One of the most terrifying experiences I had as a child was getting lost in the woods behind our home in New Jersey. We lived in a fairly remote area that, while developed, had a good amount of undeveloped land surrounding it. The area was mountainous enough to have ski resorts not far from where we lived. However, the wooded area behind our home wasn’t an unending wilderness full of monsters as I thought then; it was just a small patch of woods that wasn’t as scary as my 8-year-old mind remembers it. At that time, when I was out adventuring in the woods together with my older sister and younger brother, I put on a brave face since I was the default “leader” in wilderness exploration. No, I would not admit that I was lost and afraid. I loved exploring in those woods and would daily spend hours (usually not far from the house) climbing trees and looking for whatever strange and wonderful treasures I could find. Once on such a trek nearby our home, my sister and I stumbled upon a very old, unkempt cemetery from at least a century ago. Some of the coffins were peeking out of the soil – we made a quick retreat home!
Mom and Dad knew that I loved exploring and daily warned me to “stay close” to home –I obviously did not heed their warnings on that day all three of us were wandering in the woods. My sister began questioning me, “Lea, you really don’t know where we are do you?” to which I replied angrily, “Of course I know where we are, I’m always out here.” After putting a brave face for quite some time (I was hoping I would stumble on a familiar marker to lead us home), I conceded defeat! I couldn’t deny her accusations any longer and really began to worry. Tears stung my eyes as I admitted, “We’re lost! No one will find us! We will die out here!” I had mental pictures of those coffins sticking out of the ground opening up to swallow us. My sister and I began crying out for our Dad in earnest, “Dad! Dad!” My little brother, too young to understand why we were so upset, busied himself with carrying as many sticks as he could which was his obsession at the time.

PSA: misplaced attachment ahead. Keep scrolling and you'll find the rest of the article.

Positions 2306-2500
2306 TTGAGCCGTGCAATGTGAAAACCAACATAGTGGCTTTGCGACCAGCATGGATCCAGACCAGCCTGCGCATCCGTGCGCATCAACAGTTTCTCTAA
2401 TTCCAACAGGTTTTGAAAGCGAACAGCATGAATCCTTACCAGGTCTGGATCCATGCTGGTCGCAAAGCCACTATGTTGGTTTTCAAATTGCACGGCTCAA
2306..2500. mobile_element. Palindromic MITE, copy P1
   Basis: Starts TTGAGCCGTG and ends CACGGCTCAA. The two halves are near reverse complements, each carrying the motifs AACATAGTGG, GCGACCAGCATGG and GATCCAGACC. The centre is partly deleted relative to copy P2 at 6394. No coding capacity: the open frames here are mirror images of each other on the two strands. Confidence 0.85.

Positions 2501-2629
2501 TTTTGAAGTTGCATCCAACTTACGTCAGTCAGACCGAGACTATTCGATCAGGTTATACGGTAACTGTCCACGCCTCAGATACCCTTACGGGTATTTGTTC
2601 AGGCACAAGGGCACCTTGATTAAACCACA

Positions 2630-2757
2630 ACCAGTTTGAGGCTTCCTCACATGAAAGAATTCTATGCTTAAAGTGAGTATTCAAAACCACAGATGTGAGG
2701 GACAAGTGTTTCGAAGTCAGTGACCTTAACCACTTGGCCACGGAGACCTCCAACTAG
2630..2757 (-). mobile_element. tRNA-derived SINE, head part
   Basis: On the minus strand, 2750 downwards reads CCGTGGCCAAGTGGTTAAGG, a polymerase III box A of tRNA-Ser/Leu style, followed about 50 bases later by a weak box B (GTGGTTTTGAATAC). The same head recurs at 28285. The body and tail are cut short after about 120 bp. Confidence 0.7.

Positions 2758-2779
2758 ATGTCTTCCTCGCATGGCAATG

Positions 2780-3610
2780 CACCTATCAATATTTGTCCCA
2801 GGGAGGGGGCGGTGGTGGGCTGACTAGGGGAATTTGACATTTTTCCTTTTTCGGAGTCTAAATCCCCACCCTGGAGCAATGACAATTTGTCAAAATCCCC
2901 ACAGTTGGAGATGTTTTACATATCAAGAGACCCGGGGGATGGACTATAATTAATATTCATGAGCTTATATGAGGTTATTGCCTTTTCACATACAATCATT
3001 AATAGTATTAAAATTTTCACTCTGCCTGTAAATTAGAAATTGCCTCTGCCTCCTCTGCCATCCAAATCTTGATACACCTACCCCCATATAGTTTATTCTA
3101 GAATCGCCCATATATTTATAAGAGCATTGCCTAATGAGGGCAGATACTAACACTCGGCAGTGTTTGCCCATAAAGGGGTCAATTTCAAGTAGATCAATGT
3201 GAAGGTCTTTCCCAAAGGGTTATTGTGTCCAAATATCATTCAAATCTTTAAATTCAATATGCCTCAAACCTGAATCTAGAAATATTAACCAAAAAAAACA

In the distance, much to our relief, we heard a very familiar voice calling out to us, “Where are you?” Dad had come! He swiftly gathered our brother in his arms and led us home at that “angry Dad” pace that children everywhere well understand.
This story came back to me this morning as I read in Genesis the account of Adam and Eve’s sin. God had made a world and the culmination of His creation was forming man and woman to fellowship with Him in the garden. God never spent time chatting with the elephants or lions or opossums in the garden; His desire in creation was to be with Adam and Eve, to create a family, to be a Father.
God had come to the garden and was walking in the garden to be with Adam and Eve. They were nowhere to be found. God knew where they were, but they didn’t know – this is why He called out to them in Genesis 3:9 NLT “Where are you?” Adam and Eve’s sin opened their eyes to the consequences of their choice, being lured away from home, and they were ashamed to face the Father. Their solution? Hiding themselves among the trees, in the woods.
Genesis 3:8,9 NLT “When the cool evening breezes were blowing, the man and his wife heard the Lord God walking about in the garden. So they hid from the Lord God among the trees. Then the Lord God called to the man, ‘Where are you?’ ”
Life has a way of pulling us out into the woods, places that aren’t cleared or familiar to us. There are undeveloped places that, if we enter them, draw our focus away from home. There are many reasons to fast, as we are for the next 21 days, but for me, the primary reasons I fast is to get a clearer picture of home. To renew my focus and get out of the woods, out from where life has brought me spiritually, and back to a place where my Father’s voice is very clear.
Fasting is not simply abstaining from food or whatever activity we might have chosen to fast (some fast media, TV, entertainment, etc.) Fasting is setting those meals, those activities, aside and spending time with God. If we don’t replace them, we are simply on a hunger strike or advanced diet. Begin your day and spend several times a day with time in God’s Word and prayer. Have a journal nearby and begin noting the verses that speak to you, noting the things that come to you in prayer. Write down your prayers, your thoughts, and by the end of the fast you can reflect back on what you have written and see how God led you out of the woods.
Our Father is faithful; He always comes looking for us when we’ve lost sight of home. His voice calls out to us when we’re lost – we simply need to follow Him home.